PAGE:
City Paper is not for tourists
Carolyn Parkhurst really likes watching reality television. “There are so many different types,” says the best-selling author, rattling off a rapid-fire list of titles that she followed consistently while working on her new book, Lost and Found. “I think it’s very interesting to watch real people,” she says, “to see them going through these events that could seriously change their lives.”
Parkhurst understands the lives of reality-show contestants. Her first novel, 2003’s The Dogs of Babel, became an unexpected hit when the Today show selected it for its book club; Parkhurst suddenly found herself balancing book tours and TV appearances. After things calmed down, she couldn’t help but feel a bit camera-weary. “So much of being a writer is a solitary activity,” says the American University MFA, who was living in San Francisco when Dogs hit and has since returned to Glover Park with her husband and two children. “It was definitely weird to suddenly be placed in such public situations.”
Lost and Found follows a menagerie of characters—including a teenage daughter and her mother, a couple who’ve married after each went through an “ex-gay” program, and a fading starlet—as they come to terms with troubling issues from their past while competing in a globe-trotting reality show. It’s a novel about the destructive power of secrets—think Jane Eyre told through the lens of Joe Millionaire. “This show is evil, Abby,” shouts “recovering homosexual” Justin to his new wife during one of the novel’s climactic scenes. “It confuses people about what they really want. It corrupts….You have no idea how badly it corrupts.”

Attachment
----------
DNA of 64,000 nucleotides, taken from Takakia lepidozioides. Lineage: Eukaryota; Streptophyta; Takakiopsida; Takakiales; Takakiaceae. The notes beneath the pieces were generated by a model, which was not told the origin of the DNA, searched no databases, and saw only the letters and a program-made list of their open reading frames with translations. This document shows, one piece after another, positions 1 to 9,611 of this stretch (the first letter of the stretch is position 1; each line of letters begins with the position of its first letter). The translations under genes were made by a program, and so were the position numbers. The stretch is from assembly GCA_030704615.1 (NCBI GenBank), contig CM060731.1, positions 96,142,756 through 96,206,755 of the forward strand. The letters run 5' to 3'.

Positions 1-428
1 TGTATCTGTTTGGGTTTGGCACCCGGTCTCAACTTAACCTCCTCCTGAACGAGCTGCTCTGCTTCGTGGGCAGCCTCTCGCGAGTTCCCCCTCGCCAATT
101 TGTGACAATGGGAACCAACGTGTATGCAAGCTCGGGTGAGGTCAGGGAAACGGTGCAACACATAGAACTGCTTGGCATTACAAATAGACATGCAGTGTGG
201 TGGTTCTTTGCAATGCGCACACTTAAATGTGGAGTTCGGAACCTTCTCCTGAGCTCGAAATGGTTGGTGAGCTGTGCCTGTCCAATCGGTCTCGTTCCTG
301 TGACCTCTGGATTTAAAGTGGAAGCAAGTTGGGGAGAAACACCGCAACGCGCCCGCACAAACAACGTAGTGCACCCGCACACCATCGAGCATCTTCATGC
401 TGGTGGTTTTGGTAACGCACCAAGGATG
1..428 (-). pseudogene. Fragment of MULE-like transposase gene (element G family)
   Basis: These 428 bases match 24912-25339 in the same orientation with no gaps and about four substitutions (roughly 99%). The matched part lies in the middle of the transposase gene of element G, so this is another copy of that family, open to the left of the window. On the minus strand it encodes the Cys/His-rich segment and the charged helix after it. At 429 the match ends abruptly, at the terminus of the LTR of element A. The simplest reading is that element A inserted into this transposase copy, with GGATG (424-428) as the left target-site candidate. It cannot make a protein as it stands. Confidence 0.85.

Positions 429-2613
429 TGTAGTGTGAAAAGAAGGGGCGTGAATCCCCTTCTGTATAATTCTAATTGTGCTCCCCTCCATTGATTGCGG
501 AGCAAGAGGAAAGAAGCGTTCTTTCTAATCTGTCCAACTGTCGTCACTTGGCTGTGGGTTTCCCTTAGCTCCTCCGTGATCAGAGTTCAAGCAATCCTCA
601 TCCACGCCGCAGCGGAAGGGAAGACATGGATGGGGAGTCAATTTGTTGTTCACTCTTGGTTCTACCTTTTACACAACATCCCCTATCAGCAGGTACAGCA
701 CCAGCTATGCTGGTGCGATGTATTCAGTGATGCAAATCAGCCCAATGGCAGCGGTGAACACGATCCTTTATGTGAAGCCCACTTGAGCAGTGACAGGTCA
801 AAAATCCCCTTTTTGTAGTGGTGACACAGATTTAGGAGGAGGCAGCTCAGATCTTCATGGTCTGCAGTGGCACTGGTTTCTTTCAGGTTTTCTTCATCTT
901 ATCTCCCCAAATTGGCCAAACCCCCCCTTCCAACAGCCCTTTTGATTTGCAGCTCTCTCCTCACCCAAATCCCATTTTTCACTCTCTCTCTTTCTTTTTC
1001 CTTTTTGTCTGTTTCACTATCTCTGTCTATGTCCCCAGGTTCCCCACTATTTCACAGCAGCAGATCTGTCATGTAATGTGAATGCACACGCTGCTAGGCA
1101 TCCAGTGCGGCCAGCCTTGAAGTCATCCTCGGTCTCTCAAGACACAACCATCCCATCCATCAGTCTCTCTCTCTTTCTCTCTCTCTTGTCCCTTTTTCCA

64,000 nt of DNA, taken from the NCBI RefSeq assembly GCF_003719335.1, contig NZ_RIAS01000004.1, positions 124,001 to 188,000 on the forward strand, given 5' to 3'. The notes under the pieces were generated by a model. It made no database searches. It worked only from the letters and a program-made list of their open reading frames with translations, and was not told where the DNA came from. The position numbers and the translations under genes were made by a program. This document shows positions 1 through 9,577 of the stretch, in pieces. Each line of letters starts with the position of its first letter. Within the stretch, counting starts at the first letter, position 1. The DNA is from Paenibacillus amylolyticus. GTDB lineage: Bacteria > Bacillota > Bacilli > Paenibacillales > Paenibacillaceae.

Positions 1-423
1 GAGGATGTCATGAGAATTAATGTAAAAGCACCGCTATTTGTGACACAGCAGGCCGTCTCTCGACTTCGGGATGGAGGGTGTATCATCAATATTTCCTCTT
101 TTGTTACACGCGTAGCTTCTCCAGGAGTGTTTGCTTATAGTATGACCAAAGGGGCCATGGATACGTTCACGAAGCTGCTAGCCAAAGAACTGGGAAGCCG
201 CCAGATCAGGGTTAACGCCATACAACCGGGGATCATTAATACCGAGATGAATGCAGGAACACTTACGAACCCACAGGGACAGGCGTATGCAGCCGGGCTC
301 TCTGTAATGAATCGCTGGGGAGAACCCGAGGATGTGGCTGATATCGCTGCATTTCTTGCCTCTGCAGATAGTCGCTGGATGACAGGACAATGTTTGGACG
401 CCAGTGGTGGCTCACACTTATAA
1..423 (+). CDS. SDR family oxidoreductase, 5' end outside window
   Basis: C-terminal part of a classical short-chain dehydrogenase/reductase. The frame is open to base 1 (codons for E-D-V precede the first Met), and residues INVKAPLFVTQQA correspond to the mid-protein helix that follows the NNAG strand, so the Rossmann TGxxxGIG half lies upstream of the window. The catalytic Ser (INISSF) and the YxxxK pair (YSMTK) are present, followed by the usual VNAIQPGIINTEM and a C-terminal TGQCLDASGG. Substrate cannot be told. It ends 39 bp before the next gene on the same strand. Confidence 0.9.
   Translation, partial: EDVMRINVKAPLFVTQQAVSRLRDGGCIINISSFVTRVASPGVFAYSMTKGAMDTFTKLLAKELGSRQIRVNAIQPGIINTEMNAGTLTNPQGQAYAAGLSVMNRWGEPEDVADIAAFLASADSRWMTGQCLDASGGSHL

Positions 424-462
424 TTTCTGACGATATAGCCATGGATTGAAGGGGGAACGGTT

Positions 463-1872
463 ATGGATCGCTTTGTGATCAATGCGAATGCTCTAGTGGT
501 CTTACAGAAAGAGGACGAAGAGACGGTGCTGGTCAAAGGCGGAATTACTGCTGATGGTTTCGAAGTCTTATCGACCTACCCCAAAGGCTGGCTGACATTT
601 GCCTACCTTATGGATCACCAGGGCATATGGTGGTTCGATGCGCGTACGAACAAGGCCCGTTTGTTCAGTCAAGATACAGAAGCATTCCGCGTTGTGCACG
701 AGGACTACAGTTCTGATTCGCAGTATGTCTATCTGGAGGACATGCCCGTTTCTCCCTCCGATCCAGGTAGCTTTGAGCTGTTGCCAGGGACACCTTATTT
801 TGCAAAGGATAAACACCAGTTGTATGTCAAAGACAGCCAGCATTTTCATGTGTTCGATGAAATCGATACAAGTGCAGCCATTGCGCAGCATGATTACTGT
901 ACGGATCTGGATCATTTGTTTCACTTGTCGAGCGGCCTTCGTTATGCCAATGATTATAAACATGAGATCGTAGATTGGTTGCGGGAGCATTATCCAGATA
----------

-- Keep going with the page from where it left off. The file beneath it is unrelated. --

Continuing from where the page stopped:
“People are so typecast on these shows—they fit into such strict categories,” says Parkhurst of her attraction to the pulpy dynamics of shows like The Apprentice. “I was interested in filling out the characters, looking through their TV personas into the complexity of each person’s life.” Most of the narrators were selected to correspond with a certain reality-show stereotype. The fading starlet trying to recover media exposure was an obvious choice. The ex-gay couple was a more symbolic one—an attempt to tap into American hysteria over gay marriage.
The characters’ qualified happy endings, too, reflect the writer’s ambivalence about her own good fortune: Soon she won’t have time to dwell on the sociopolitical intricacies of The Amazing Race as she takes on a book tour and, yes, more TV and radio appearances. “The first reviews of Dogs were dreadful. I am concerned whether people will like [Lost],” says Parkhurst, nervous about whether reality television is a subject substantive enough for another bestseller. “The last novel had so much gravity and sadness—that’s not so much a part of this one.”—Aaron Leitko